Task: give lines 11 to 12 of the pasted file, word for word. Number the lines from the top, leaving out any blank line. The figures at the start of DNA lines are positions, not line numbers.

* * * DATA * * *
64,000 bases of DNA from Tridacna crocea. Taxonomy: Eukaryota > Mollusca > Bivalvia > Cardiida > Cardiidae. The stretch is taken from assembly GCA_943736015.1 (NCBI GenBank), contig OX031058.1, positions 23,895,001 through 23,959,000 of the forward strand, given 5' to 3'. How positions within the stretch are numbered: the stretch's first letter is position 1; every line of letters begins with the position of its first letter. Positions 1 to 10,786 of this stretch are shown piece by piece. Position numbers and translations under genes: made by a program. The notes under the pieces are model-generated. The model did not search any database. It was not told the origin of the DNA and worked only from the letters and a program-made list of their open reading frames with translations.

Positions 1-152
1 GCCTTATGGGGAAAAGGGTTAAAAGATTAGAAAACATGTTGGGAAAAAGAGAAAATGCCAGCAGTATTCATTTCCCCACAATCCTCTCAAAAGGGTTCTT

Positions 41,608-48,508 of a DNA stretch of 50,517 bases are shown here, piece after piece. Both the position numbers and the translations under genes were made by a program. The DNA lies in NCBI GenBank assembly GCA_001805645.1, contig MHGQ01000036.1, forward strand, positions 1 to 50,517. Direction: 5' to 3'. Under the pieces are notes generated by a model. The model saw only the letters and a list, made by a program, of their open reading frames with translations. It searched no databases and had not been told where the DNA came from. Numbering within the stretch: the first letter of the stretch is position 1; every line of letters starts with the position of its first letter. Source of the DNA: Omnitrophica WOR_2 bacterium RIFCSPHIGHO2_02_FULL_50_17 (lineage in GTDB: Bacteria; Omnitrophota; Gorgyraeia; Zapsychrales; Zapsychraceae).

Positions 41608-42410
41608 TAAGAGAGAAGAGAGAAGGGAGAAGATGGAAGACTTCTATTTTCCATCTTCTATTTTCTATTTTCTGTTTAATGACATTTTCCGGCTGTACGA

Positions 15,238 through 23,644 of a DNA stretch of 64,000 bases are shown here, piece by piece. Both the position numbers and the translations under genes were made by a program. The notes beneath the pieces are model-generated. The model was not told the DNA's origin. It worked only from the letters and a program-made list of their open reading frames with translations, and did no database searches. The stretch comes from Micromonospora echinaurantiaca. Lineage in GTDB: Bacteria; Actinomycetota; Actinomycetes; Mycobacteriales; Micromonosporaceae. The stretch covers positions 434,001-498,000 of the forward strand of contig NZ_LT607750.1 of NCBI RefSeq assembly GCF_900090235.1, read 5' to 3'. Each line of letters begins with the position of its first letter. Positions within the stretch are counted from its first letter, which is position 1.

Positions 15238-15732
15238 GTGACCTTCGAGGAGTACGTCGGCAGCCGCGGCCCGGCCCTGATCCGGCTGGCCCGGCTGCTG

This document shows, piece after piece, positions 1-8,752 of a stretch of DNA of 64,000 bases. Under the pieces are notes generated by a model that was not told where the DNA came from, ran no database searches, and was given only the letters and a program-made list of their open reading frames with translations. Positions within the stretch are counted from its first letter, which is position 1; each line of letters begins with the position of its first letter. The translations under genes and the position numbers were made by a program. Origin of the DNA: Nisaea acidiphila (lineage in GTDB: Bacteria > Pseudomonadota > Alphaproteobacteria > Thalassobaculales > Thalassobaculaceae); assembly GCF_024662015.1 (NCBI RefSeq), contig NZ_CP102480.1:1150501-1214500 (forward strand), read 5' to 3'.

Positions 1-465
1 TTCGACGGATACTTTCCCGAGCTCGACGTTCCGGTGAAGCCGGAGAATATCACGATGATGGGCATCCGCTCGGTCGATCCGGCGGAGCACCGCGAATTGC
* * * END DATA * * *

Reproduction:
Positions 1-465
1 TTCGACGGATACTTTCCCGAGCTCGACGTTCCGGTGAAGCCGGAGAATATCACGATGATGGGCATCCGCTCGGTCGATCCGGCGGAGCACCGCGAATTGC